Scott Walker Wouldn’t Be Doing These Silly Things IF

we had comprehensive universal single payer health insurance. Instead he is vilifying poor and possibly handicapped Wisconsinites who are currently on Badgercare (Medicaid). But really, the state and federal government co-pay for Badgercare, so removing users from the plan would save money…although I don’t think that’s totally the impetus behind this. If saving money was truly in the plan, Gov. Walker would have accepted the Affordable Care Act Medicaid expansion instead of sitting back on his ideology and refusing it…thereby being dogmatically pure in preparation for his presidential campaign. What’s the current number on that? $1 Billion that Wisconsin lost?

But let’s back up a second. If we had a comprehensive universal single payer health insurance plan there would be NO Badgercare…there would be no cost to the State of Wisconsin…and every Wisconsinite would be covered…period.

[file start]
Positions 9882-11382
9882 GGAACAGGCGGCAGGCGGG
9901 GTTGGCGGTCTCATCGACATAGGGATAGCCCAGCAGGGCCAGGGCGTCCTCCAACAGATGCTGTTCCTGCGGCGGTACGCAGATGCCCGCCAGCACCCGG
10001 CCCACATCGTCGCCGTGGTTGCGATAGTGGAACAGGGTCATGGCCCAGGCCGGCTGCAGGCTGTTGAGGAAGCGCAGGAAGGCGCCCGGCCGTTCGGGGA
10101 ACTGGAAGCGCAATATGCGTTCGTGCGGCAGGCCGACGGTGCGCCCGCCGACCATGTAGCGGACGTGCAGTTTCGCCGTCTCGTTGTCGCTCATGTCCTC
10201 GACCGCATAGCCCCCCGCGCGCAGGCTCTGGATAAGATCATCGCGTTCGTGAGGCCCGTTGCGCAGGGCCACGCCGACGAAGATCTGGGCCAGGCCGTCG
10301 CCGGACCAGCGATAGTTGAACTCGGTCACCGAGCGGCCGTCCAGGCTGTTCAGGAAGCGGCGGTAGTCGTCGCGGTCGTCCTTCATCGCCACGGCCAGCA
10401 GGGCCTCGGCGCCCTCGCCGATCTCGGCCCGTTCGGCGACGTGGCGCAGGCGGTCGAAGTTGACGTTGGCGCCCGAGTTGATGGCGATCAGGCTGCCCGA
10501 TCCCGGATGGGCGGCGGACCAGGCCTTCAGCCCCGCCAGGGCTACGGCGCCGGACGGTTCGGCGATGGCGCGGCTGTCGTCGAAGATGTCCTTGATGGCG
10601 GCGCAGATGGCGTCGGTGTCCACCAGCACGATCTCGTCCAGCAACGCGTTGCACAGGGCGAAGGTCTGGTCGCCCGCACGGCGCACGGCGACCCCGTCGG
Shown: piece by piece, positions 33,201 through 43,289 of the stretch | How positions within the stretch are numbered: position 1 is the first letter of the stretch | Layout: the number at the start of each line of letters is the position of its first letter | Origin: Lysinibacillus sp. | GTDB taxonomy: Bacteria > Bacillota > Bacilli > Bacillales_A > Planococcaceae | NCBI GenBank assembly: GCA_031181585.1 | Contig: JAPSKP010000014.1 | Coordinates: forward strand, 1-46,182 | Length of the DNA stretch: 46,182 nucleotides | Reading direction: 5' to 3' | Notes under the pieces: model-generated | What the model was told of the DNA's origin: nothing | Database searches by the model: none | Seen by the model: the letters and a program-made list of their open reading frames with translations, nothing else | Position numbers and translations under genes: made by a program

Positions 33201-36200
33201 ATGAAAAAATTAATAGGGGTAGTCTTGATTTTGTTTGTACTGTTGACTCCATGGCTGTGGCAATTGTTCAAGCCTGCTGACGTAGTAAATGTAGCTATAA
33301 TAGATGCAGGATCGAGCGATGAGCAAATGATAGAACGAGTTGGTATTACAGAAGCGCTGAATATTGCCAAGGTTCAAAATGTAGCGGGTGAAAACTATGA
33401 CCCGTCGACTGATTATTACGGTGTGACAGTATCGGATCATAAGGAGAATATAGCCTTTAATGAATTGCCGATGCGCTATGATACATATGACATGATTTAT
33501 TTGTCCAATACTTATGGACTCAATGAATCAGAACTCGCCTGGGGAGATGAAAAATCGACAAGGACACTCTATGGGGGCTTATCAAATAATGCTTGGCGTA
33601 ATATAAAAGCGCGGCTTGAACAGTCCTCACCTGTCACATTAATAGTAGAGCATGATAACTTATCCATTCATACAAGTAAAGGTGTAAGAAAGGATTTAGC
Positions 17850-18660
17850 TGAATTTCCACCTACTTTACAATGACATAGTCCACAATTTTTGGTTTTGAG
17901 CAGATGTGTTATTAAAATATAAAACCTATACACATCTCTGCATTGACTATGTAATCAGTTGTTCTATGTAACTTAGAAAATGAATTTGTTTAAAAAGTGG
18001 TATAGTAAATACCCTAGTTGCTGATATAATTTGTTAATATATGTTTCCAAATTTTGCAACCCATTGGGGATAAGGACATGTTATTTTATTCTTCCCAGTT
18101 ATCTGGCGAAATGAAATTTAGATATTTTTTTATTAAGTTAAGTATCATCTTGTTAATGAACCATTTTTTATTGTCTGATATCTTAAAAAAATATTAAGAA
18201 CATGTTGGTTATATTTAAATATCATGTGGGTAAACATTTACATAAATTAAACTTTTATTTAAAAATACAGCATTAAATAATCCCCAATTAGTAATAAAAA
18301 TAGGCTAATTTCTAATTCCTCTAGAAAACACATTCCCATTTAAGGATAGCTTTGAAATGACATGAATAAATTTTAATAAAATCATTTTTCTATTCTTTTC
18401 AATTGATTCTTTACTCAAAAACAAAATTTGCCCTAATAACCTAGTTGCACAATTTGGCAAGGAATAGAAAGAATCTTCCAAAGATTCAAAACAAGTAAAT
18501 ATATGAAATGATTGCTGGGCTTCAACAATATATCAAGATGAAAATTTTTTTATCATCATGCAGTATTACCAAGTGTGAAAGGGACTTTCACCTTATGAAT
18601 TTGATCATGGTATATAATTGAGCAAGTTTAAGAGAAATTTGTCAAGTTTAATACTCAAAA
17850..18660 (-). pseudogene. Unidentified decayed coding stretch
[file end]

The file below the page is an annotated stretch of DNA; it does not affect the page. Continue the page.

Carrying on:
But here’s the story:

Federal officials signed off Wednesday on Gov. Scott Walker’s plan to require some people to work to receive health insurance through the BadgerCare Plus program, drawing attention to one of the governor’s initiatives less than a week before the election.

The requirement would apply to healthy people who have no dependent children, who are under 50 and who haven’t worked for four years.

The federal agency also approved:

Collecting premiums from some adults without dependent children. The proposal has raised questions on what it will cost the state to collect premiums that could be as low as $4 a month and how it will affect people who don’t have checking accounts or credit cards.
Charging some adults an $8 co-payment for unnecessary visits to hospital emergency departments. That proposal could be difficult to implement given that hospitals will not know if a visit is unnecessary until after a patient has been treated. The Wisconsin Hospital Association has said it is “highly likely” that most of the co-payments won’t be collected and that the change essentially will result in a rate cut for emergency department visits.

The state also won approval to allow its BadgerCare Plus program to cover short-term residential treatment for substance abuse in freestanding behavioral health hospitals. Those hospitals have been barred from billing Medicaid programs for residential treatment.

This is getting wa-a-a-ay more complicated than it needs to be!

BTW: I will give kudos to Gov. Walker for expanding BadgerCare Plus for substance abuse treatment.


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